Still, while there are still clients who will pay for psychoanalytic sessions, then psychoanalysis will survive, and psychoanalysts will need to know somthing about Freud, of only his business practices. 

    But psychologists? No, they don’t need to study Freud or psychoanalysis at all. 

    There’s a reason Freud mainly clogs up literature rather than psychology courses these days. It’s that the more people know of him, the less seriously he’s taken. And even humanities courses are wising up, and moving on.    

    1. Bkerr says:

      Name one law found by any current psychological research.

      Psychotherapy is an art and all the better for it.

      1. Mine's A Newt says:

        Scientists haven’t really been in the law-announcing business for the last hundred years or so. Scientists make observations, develop theories and hypotheses. They then publish the results, including how they got them, so that other people can test their work.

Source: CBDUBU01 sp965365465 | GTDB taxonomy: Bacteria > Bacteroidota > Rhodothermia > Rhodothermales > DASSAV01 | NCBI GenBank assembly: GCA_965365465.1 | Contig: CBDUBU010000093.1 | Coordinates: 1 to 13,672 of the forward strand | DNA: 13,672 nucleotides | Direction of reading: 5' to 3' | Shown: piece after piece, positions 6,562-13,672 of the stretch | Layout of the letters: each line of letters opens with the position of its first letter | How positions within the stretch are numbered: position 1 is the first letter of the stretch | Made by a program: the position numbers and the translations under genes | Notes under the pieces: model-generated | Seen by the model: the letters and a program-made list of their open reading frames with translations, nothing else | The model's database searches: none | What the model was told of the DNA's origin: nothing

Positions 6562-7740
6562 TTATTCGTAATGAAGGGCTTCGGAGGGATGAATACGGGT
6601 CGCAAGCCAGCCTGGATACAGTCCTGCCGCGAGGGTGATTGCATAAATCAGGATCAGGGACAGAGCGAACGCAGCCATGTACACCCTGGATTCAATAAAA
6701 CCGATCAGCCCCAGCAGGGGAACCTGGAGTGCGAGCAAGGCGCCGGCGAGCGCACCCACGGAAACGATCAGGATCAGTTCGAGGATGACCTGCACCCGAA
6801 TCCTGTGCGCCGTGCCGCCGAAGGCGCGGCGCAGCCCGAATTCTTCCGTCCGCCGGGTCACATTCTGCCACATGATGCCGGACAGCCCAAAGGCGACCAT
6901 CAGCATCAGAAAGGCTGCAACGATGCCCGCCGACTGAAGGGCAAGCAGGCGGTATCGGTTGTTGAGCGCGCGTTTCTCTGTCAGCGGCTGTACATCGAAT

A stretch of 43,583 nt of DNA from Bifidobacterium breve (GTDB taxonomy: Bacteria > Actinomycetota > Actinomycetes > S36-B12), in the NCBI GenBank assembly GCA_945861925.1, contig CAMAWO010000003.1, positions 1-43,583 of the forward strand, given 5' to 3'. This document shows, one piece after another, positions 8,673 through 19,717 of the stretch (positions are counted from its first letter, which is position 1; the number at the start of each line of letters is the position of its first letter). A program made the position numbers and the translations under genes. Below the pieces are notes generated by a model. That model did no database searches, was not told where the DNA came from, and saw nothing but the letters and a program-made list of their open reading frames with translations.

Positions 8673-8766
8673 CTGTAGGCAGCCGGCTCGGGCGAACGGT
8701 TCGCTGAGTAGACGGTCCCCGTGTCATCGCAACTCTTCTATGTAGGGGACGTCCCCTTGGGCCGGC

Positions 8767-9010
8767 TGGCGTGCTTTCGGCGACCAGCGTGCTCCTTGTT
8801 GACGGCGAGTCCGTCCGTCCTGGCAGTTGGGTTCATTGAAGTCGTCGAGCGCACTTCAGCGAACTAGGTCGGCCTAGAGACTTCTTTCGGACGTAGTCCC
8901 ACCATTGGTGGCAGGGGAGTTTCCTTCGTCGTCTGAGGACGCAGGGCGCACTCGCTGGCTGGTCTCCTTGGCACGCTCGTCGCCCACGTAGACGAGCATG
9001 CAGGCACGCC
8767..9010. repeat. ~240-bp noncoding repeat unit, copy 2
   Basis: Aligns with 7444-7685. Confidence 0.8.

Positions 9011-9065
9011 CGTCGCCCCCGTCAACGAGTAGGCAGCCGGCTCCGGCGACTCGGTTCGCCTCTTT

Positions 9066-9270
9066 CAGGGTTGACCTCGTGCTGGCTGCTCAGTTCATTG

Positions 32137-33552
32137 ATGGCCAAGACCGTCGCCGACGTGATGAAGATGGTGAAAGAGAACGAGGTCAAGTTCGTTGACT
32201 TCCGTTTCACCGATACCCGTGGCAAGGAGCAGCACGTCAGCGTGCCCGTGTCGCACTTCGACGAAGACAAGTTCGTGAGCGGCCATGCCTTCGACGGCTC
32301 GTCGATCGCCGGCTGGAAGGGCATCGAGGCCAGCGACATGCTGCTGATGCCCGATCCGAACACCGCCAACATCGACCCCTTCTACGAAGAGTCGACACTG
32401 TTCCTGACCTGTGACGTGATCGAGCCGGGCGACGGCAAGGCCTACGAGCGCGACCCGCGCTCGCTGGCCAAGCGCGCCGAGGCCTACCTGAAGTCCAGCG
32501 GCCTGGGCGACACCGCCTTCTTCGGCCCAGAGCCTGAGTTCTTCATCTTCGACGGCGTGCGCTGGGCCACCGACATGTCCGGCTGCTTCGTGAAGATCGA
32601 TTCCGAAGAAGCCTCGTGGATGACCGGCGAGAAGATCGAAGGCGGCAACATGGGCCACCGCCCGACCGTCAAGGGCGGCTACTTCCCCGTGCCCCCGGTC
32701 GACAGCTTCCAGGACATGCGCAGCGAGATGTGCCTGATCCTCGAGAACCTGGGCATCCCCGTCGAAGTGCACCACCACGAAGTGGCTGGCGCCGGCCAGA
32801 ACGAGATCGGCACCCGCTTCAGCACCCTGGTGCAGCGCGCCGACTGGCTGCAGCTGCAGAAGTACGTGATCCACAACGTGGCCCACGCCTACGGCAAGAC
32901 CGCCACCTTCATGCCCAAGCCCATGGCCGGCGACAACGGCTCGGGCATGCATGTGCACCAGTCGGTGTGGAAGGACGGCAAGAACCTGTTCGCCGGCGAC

For example, you could look up Volume 43, issue 3 of The International Journal of Psychology, which has some interesting empirical stuff on how people’s perception of their life partner predicts their reaction to stress. Alternatively, a friend of mine is doing research with prisoners (so far unpublished), to see if violent offenders differ from the rest of us in their ability to recognise emotional expressions in others. What he finds won’t be a “law”. It’ll just be a “finding”, which we hope will be useful in reducing violent offences. So that’s the sort of thing that science does. It has nothing in common with the sort of arm-waving Freud did, or with psychoanalysis. “Psychotherapy”, which is not the same thing as “psychoanalysis” (good word-switch, though), is indeed an art. Medical practice is also an art. But it has to be informed by good science. A doctor whose practice is informed by pseudoscience like homeopathy or cancer quackery runs the risk of killing people. Similarly, psychotherapy is an art that needs to be informed by valid science. A practitioner “informed” by psychoanalytic doctrines is useful mainly for lightening the wallets of rich and gullible people, who can afford endless sessions with an expensive friend. Worse, he or she may do harm by steering people who need actual intervention away from more useful therapies.